Newspaper Page Text
January 12, 1916]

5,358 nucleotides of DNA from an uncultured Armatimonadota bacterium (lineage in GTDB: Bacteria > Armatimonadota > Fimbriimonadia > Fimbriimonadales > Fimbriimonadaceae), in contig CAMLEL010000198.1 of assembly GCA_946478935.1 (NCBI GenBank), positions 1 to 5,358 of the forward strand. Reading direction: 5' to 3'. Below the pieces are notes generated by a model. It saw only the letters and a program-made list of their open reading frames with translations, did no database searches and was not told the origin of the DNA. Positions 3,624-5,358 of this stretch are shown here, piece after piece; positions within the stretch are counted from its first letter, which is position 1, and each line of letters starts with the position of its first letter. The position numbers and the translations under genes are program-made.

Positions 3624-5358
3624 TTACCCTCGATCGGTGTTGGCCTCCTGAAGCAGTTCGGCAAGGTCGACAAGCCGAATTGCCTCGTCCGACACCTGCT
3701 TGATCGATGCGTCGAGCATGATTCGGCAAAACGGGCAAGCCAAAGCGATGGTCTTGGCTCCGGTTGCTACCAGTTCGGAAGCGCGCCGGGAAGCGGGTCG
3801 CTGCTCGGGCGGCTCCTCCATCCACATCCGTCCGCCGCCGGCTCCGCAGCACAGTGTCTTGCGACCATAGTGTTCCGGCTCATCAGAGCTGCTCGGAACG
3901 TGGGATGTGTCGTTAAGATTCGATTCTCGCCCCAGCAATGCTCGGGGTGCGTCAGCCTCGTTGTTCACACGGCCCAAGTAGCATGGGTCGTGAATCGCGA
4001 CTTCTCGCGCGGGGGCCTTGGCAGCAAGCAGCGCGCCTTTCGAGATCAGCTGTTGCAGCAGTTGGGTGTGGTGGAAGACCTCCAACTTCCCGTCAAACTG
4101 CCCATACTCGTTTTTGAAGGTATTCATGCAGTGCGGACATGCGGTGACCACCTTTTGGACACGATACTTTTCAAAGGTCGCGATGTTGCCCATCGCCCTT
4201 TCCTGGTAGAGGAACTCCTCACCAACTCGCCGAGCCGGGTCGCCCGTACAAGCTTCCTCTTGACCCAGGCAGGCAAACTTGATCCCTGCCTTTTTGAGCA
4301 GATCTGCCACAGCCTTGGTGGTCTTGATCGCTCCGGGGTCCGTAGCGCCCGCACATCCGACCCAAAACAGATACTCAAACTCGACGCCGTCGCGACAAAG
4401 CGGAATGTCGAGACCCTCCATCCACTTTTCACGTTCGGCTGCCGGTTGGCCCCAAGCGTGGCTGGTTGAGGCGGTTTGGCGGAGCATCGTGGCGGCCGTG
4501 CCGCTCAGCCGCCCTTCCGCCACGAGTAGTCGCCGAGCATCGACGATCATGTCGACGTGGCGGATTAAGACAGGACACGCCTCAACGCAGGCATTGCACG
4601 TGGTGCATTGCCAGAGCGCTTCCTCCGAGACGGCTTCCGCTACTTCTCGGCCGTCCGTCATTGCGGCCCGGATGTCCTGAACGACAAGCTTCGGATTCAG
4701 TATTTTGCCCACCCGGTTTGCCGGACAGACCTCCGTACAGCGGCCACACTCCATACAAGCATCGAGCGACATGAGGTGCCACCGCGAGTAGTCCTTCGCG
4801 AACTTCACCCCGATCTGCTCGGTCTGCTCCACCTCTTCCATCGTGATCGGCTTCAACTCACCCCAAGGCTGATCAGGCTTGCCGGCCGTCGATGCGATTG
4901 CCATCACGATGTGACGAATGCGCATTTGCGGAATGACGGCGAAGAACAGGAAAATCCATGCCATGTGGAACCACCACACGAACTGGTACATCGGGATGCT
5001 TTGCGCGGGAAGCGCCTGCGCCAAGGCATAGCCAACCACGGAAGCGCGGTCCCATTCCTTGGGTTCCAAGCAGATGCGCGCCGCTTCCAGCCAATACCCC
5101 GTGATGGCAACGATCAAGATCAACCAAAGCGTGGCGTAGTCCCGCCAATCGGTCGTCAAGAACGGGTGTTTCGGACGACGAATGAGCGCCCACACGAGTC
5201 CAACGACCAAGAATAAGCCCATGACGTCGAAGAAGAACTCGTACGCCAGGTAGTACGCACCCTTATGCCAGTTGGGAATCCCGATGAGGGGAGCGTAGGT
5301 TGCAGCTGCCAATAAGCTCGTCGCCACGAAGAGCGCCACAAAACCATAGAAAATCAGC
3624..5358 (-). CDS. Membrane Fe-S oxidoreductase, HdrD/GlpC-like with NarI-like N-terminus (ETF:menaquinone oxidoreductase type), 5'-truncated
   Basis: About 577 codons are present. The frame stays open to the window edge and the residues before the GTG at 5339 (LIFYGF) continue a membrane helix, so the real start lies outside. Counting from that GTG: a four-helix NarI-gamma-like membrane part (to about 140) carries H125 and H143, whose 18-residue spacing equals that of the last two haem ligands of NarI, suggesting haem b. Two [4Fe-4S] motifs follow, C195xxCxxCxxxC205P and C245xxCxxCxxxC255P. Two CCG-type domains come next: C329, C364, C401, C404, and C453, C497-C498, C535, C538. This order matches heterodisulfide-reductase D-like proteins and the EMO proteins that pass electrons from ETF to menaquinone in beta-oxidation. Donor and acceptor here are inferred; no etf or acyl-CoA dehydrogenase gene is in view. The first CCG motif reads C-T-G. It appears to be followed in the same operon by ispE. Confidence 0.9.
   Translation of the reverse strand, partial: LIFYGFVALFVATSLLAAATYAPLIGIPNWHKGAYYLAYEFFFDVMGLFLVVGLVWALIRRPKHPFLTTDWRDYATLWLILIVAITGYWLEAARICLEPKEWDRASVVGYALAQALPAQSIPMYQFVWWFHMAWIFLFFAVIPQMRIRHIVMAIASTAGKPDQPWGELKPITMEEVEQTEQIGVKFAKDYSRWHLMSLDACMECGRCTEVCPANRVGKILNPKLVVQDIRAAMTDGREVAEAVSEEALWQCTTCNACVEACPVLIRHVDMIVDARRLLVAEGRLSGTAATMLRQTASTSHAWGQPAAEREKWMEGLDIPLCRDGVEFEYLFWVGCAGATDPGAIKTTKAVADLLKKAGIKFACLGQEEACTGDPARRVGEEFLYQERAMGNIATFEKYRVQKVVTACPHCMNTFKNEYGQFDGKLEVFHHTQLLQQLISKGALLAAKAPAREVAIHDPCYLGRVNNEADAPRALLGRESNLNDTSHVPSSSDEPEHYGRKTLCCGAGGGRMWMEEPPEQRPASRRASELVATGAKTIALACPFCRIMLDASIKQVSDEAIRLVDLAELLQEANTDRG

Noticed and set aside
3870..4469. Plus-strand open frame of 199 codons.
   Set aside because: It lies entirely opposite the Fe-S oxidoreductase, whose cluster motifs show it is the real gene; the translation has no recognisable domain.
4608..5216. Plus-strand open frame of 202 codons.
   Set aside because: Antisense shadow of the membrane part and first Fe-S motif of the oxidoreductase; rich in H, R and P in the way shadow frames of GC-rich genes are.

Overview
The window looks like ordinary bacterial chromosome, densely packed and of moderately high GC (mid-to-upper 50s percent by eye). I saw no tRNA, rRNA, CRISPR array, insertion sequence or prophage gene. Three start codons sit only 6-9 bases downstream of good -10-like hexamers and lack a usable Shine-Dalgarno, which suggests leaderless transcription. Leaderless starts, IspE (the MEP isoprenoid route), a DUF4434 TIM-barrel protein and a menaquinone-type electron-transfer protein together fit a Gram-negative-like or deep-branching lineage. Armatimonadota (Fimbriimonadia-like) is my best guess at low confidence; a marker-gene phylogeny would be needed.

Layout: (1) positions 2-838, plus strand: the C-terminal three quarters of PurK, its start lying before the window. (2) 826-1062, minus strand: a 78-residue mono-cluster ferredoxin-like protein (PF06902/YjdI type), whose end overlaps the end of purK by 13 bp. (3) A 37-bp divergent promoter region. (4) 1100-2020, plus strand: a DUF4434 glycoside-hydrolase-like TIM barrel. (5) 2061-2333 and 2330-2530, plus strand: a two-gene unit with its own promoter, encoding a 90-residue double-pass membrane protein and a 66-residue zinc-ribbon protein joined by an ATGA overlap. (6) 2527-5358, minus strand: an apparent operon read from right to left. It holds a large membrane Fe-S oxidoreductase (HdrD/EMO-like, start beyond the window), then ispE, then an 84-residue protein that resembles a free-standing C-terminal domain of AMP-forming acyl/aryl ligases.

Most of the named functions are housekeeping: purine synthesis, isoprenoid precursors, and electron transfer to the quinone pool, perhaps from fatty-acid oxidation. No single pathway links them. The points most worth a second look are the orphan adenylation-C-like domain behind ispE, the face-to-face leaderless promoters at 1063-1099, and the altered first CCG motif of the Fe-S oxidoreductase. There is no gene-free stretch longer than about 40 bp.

the home, which means seven dollars per month. (This Layman's Association was organized in February, when three of us returned from the big convention in Charlotte and has been regularly kept up by the men ever since.) I was now too tired and too near homo to think much more. But I couldn't help but wishing that every person who has had a hand in supporting this work could have seen nnri linnr/1 wliaf T /H/l on *V?nt *? ? Edgar Tufts. Banner Elk, N. C. THE I jESTER MEMORIAE CHURCH, TENNESSEE. In South Christian County is an illustration of what one layman may accomplish for an un-Presbyterian community. The beginning of things Presbyterian here was about 1884, after the Paint Without Oil Remarkable Discovery That Cuts Down the Cost of Paint Seventy-Five Per Cent. A Free Trial Package ia Mailed to Everyone Who Writes. A. L. Rice, a prominent manufacturer of Adams, XM. Y., has discovered a process of making a new kind of paint without the use of oil. He calls it Powderpaint. It comes in tho form of a dry powder and all that is required is c-old water to make a paint weather proof, fire proof and as durable as oil paint. It adheres to any surface, wood, stone or brick, spreads and looks like oil paint and costs about one-fourth as much. Write to Mr. A. L. Rice, Manufacturer, 137 North St., Adams, N. Y.t nnd he will send you a free trial package, also color card and fuli information showing you how you can save a good many dollars. Write to-day. Your name, address and a 2-cent stamp ^\ ,1 r- will bring to you this ' handsome calendar. SwT*^""" ?* P This charming girl Pr-' 1 * was painted especially for us and we have hod the picture exquisitely reproduced in 16 colors. If you would like to read some interesting facts, ask for The Romance of Coca-Cola. THE COCA-COLA CO. ATLANTA. GA OTtlbtoOOC $aU Wlldwood, i'a. A Sanatorium-School for Study, Treatment and Education of Children Requiring Special Attention. R. BOSWORTH McCREADY, M. D.. Director. City Office, W Keenan Bldf^. Pittsburgh, Pa. By Appointment Only. S. P. UNIVERSIT I Is in a pleasant, healthy, liospitabh by rail. Gives a first-class education at a mo Has manly, earnest, moral students. Encourages all wholesome student a Pre-medical, pre-engineering, pre-law Degrees offered: (1) Bachelor of Science in four (2) Bachelor of Arts in four yc (3) Master of Arts in five year (4) Bachelor of Arts and Bachi Puts emphasis on the college work, athletics and other activities. For further information, address J. R. DOBYNS, Preal OSKALOOSA COLLEGE leading to H._ D. i\egrer at home. aloo graduate dogr intercut to Minister*, TYacliers and Sunday School Write PRESIDENTC.J. BURTON. Ph. D.. Ot 1774 Hampden-Si HAMPDEN-S The oldest college In the South, save A strong faculty. A select student body. A campus. Ample athletic grounds. Isurge convenience-? steam heat, gas, hot and cold orient. Degrees conferred: B. A., B. 8., M. session begins September 16, 1016. For catalogue or further Information, a ntlftlDENT H. T. GRAHAM, D. D., THE PRESBYTERU return from the Southwestern Presbyterian University of Mr. Charles E. Barker to his fathers home, Glenburnie. Deeply impressed at Southwestern Presbyterian University by Kev. J. W. Lupton, Professor Coffman and Dr. Shearer, Mr. Barker became a convinced Presbyterian and desirous of Presbyterian preaching when he returned to Kentucky. Rev. J. W. Lupton, the Clarksville pastor, was se tuicu iui ucuusiunui preacoing ai Iiethel, a Southern Methodist church, live or six miles from Glenburnle. Rev. Dr. Price was engaged likewise for services there and at "Euergesia," a neighboring Disciples' church. Mr. Barker roofed and repaired "Euergesia" on condition that Presbyterians might hold stated services in it. Rev. P. L. Leeper was secured for a protracted meeting and the cause was strengthened and a number of members were received into the Disciples' Church. Dr. Price and Rev. R. A. Webb, D. D., preached occasionally at Chapel Hill Southern Methodist church, a few miles away. Eater, at Dr. Webb's suggestion, the services were continued at a very small schoolhouse near Mr. Barker's home, "Wheatlands," where the present church building stands. A man of God from Second church, PntoroKlircr Vircrinln D T7I Lester, removed to Kentucky in 1890 and made his home with his son-inlaw, Mr. Barker. Mr. Lester was practically a home missionary, whose conversation, godly walk, catechising and homilies as he mingled with his friends and neighbors, preached Christ daily. Rev. L. O. Spencer held a meeting in the little schoolhouse, and Muhlenburg Presbytery meeting at Owensboro took steps for the organization of a church. The Commission, Rev. W. L. Nourse, Rev. William Irvine, Rev. C. P. Bell and Elder J. M. Dennis, on May 1, 1904, organized the church and called it the Lester Memorial, after the godly man so much revered for his saintly walk and work in tlie community. The sixteen charter members were Mrs. Virginia S. Lester, R. H. Kelly, Dr. and Mrs. J. P. Peyton, Miss Katie Peyton, J. H. Stephens, J. T. Hill, Miss Sallie Baynliam, Mrs. H. P. Rives, Mr. Stanley M. Viser, Mr. and Mrs. Charles E. Barker and their children, Prank Barker and Misses Virginia and Mary Barker, and Mr. Porter K. Peyton. The first session was Messrs. R. H. Kelly, J. T. Hill and Charles E. Barker. Mr. Porter K. Peyton was the first deacon. Rev. Dr. Nourse, pastor in Hopkinsville, gave the new organization a monthly service and interest grew until the community, joined in erecting the present attractive house of worship on a lot given by Dr. and Mrs. Y ), Christian community, easily aooessable derate cost. ctivities. uuurm. years. iots. \ s. elor of Divinity in five years, but encourages a reasonable amount of dent, Clarkvllle, Tenn. EXTENSION COURSES p*s in Theology, Arte, Pedagogy and PhUoaophy. Of Workers, f.aay Payments. Catalog, ikaloosa, town. dney College 1,15 JIDNEY, VA. one. High standards and thorough work. . delightful climate. Beautiful and extensive i dormitory equipped with every modern baths, eto. Fourteen unit entrance require . A., B. Lit. The one hundred and fortieth tddraas lN of the south. Allen and Mr. and Mrs. Barker. Tbe Building Committee, the three members ot the session, was supported by members of other churches, and by November 20, 1904, the house was ready for dedication, free of debt. Dr. H. A. Webb's sermon on that occasion was a most masterly piece of Christian eloquence. A C?kU?4U * 1 " * n. oauuaiu bvuuui, iiivergreen, nas been maintained from the first, with Ruling Elders Kelly and Barker in charge. Regular services were held by Dr. Nourse on first, fourth and fifth Sabbaths until his death, February 4, 1910. He was a great Calvinistic expounder of the word, whose name is held in highest esteem here and at Franklin, Ky., where he did his last work. Messrs. Frank C. Kelly, William It. Dudley and C. E. Barker were, on April 3, 1910, recommended for trustees of the property, and Messrs. Dudley and Kelly were ordained as deacons November 6, 1910, and Mr. James E. Stephens March 7, 1915. Mrs. Virginia S. Lester gave the church an organ and was the first organist. The church has been evangelistic from the first. Important protracted meetings have been held by Rev. L. O. Spencer, Rev. E. E. Smith, Rev. G. W. Belk, Rev. C. H. H. Branch and others. A Mission Sunday-school is superintended by Deacon J. E." Stephens at Lunder man s scnooinouse. In the churchyard attracting the attention of the passerby stands a board showing the church calendai and bearing the inscription, "Christ Jesus came into the world to save sinners." The Liester Memorial Church. From March 13, 1910, to August 29, 1915, stated services were held by Dr. , Sommerville, of the Southwestern Presbyterian University. Since its organization in 1904 there have been thirty-six baptisms, thirty-one added by letter; two elders, and many members have been furnished to city churches. Possibly the best work this church has done has been its stimulus to neighboring churches, arousing them to their responsibilities and forcing them to improve and progress. In the past six years the offerings have been more than doubled; an acetylene 1 gas plant has been installed; the ( church has been painted and other im- 1 provements made. 1 This church took an active part in putting Rev. G. W. Belk, of North Carolina, in the evangelistic work, in this Presbytery. Mr. Barker was chairman of the committee to secure the funds, employ the man and put him to work and in getting Mr. Belk no mistake was made, as Mr. Belk's work was eminently satisfactory and ( a great blessing to Muhlenburg Presbytery. This church is now urging the union of Paducah and Muhlenburg Presbyteries in order Jointly to renew this evangelistic work in this larger and stronger field. Such is one result of the denominational college. Charles W. Sommerville. 1 SPLENDID PROGRESS AT OGLE. THORPE. Ry Rev. Tliornweli Jacobs, D. D. It is with the keenest sense of gratitude toward our Presbyterian ] ministers and their generous people , that I take this opportunity of thanking them for having made the year 1915 perhaps the greatest year in the history of Oglethorpe University. In spite of the adverse influence of the most terrible war the world has ? ever known, our Presbyterian ministers have thrown open the doors of their churches In order that their people might hear the Oglethorpe Story and the results have been simply marvelous. Their contributions and sub 13 scriptions total almost $100,000.00 tor the year 1915 with Dr. Clark's great church at Greensboro, North Carolina, leading the list. On the Sabbath that the story was told In his pulpit the contributions of Presbyterians in his city amounted to over $11,000.00. This was made possible largely by the liberality of Mrs. James Woodrow, wife of one of the most distinguished of old Oglethorpe's professors. It was the year 1915, also, which saw the amazing gift of over $4,000 from Franklin, Tenn., and approximately the same amount from Dr. Curry's great church at Memphis. It included, also, cities and villages in every State in the South from little Stockbridge with twenty-four members, who gave $1,000, up to the largest churches of our Assembly. The year closes with the assets of Oglethorpe University totalling over $625,000.00, which represents less than four years' work, and which, as we all know, has been made possible by the gentle blessing of God upon me enorts or our pastors and their people. Oglethorpe University will open its doors in the fall of 1916 with the freshmen class of the schools of arts, Bcience, literature and journalism, engineering, architecture and commerce. Certain post-graduate courses, also, leading to the master's and doctor's degrees will be offered, beginning at that time. In succeeding years professional departments will be established and Southern Presbyterianism will at last have the dream of her wisest and best men for a half century. I emphasize again our gratitude to our ministers, whose desire to see their Church again at the forefront of higher education, has made it possible for the story of our most unusual success to be written. While, of course, our Presbyterian people could be reached in other ways, yet the proper avenue is through the pulpits which their faith and vision have prompted them to open to the Oglethorpe story. Appointments for 1916 are coming to us with gratifying promptness. The Oglethorpe Story will be carried into every church in the Assembly before the campaign is over. Wnrlr />*> - nuin ww me lilBl UUllUlUg OI me institution, which is believed to be the handsomest and most commodious under the control of Presbyterianism in the South, continues steadily. It will be ready for use in the fall of 1916. CORRESPONDENCE BIBLE STUDY. The facilities that are offered by the mails have developed a very important educational method?teaching by correspondence. It is only within recent years that this method has had any notice, but in these years it has grown until it has forced recognition by educators all over the land. TkU ->-*1 > A %-? ? ? i it is uic hiuu ui icacamg nas Deen taken up by some of the great Bible Reboots in the country because of the countless calls made for Bible instruction on the part of persons who cannot attend these schools. Notably among these is the Moody Bible Institute of Chicago, which has a correspondence department thoroughly organised, and which in very recent jrears has had a very remarkable growth, the last year giving 1,368 new students. The total number of students under Instruction In this department durlnp the year was more than 3.000. Come unto me. all ye that labor and are heavy laden, and I will give you rest.?Matt 11:28.